Definition of Irish in English:

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Pronunciation: /ˈīriSH/


Relating to Ireland, its people, or the Goidelic language traditionally and historically spoken there.
Example sentences
  • Either way, all Irish people spoken to yesterday were affected in some way by the atrocities.
  • Even more urgent was the need to find a response to Irish demands for independence.
  • The Irish criticism of the British position is not as strong as that of other countries.


1 (also Irish Gaelic) The Goidelic language that is the first official language of the Republic of Ireland.
Example sentences
  • Microsoft Office programmes such as Word and Excel will also be translated into Irish.
  • Irish is quite a different language and we require key documents translated into Irish.
  • Such an arrangement would address the practical modalities of translation for Irish.
2 (as plural noun the Irish) The people of Ireland; Irish people collectively.
Example sentences
  • A similar strategy was also employed against England's other national enemy, the Irish.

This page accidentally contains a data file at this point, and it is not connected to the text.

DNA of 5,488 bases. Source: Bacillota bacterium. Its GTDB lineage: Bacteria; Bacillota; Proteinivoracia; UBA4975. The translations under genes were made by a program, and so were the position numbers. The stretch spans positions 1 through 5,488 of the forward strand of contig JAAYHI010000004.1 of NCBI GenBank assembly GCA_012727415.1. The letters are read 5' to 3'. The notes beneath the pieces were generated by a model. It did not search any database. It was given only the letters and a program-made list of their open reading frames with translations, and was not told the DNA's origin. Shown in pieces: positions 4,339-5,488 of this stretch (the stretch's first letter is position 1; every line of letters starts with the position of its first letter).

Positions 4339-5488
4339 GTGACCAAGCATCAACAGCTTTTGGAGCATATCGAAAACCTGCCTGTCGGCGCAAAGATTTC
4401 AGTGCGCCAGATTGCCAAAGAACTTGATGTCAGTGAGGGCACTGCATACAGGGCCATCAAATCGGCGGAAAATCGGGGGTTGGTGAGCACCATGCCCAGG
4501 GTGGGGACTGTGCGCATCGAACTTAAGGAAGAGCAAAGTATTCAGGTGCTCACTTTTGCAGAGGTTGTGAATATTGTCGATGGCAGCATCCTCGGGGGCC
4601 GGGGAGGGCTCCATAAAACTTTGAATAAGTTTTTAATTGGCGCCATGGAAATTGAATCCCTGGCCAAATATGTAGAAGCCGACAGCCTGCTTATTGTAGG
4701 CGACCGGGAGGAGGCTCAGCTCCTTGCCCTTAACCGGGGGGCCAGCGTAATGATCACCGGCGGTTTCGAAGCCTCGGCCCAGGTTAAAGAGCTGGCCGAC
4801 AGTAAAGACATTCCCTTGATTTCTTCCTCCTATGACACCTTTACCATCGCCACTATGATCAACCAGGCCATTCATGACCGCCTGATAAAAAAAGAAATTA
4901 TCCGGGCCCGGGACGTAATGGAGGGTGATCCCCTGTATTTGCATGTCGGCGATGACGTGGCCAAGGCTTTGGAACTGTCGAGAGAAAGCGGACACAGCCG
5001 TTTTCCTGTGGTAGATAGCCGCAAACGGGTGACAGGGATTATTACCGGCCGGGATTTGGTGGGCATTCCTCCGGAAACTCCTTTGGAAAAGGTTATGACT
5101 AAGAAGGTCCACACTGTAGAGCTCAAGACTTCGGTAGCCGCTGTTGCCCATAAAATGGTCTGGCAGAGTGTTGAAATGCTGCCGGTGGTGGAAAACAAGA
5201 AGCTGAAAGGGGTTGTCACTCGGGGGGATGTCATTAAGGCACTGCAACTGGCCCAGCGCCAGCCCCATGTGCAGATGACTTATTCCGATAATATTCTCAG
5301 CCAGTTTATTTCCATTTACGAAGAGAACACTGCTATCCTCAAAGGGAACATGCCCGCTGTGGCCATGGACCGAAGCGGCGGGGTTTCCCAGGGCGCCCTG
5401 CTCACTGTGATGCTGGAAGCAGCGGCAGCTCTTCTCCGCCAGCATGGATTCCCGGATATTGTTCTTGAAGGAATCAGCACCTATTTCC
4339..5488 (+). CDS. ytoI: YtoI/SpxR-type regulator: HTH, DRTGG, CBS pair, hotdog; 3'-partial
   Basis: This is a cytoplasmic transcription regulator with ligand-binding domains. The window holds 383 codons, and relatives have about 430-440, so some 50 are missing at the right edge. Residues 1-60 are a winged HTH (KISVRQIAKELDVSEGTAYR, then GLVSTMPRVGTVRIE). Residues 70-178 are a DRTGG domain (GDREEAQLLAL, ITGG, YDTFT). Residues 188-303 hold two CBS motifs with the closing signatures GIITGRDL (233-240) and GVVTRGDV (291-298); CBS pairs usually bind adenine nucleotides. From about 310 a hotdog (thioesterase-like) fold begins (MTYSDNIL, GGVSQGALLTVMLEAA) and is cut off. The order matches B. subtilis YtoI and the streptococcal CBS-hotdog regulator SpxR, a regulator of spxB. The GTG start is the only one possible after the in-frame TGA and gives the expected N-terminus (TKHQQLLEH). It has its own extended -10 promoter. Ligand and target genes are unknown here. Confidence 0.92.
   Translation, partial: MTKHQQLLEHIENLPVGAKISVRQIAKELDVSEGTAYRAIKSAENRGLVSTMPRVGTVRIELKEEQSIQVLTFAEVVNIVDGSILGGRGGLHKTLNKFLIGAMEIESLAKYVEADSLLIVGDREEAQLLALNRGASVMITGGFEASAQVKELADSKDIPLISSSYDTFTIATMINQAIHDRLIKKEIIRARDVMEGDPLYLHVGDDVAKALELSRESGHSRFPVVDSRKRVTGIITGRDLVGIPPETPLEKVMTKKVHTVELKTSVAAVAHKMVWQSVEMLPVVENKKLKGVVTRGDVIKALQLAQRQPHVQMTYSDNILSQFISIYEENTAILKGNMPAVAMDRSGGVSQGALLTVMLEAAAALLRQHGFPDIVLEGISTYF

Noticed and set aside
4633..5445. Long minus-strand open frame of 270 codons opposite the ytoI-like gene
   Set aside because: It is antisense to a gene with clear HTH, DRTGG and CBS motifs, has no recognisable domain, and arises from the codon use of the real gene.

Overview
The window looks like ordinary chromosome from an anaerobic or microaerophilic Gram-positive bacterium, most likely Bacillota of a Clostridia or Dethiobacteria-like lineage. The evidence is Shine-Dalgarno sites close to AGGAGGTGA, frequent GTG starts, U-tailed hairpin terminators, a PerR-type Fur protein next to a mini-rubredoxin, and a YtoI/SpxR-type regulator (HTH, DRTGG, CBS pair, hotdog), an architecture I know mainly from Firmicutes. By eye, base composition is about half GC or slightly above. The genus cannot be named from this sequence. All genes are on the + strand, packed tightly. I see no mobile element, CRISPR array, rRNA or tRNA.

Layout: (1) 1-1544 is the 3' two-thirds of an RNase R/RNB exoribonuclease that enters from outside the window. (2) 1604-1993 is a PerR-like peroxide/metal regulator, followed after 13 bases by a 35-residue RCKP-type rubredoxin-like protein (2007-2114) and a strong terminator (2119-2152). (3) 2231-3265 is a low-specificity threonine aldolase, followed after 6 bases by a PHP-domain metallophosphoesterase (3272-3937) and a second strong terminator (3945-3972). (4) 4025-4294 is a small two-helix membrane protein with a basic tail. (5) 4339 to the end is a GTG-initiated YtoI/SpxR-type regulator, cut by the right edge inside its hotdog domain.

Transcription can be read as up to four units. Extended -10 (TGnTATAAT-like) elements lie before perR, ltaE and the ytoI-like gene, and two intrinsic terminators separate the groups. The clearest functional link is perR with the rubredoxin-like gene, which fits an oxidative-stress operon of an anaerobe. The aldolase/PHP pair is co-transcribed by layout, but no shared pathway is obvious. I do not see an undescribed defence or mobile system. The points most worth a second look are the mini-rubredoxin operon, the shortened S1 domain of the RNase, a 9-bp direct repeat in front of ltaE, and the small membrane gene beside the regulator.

• It also aided their hopes of assimilating the Irish in Scottish society and extending their own influence.
  • Traditionally, the British are great actors, as are the Scottish and the Irish.


get one's Irish up

Cause one to become angry: if someone tries to make me do something I don’t want to do, it gets my Irish up
More example sentences
  • Well in that case, here's something that might get your Irish up.
  • Fortunately or unfortunately, I got his Irish up when I compared his behavior to the tobacco company executives swearing that they had no idea that nicotine was addictive.
  • What gets my Irish up about all this of course is how he was attacked when he died.



Example sentences
  • John Hume's brain wave of issuing a certificate of Irishness to the millions of people around the world who claim Irish descent - at a price of course - is pretty ingenious.
  • The fact that ‘we’ were in their country for a few hundred years might be considered a good reason to be thoroughly well acquainted with ‘what Irishness is’.
  • And, in this regard, Harry believed that his Irishness was a help in befriending the Nigerians as it did not carry with it the colonial baggage of the former rulers.


Middle English: from Old English Īr- (stem of Īras 'the Irish' and Īrland 'Ireland', obscurely related to Hibernian) + -ish1.

For editors and proofreaders

Syllabification: I·rish

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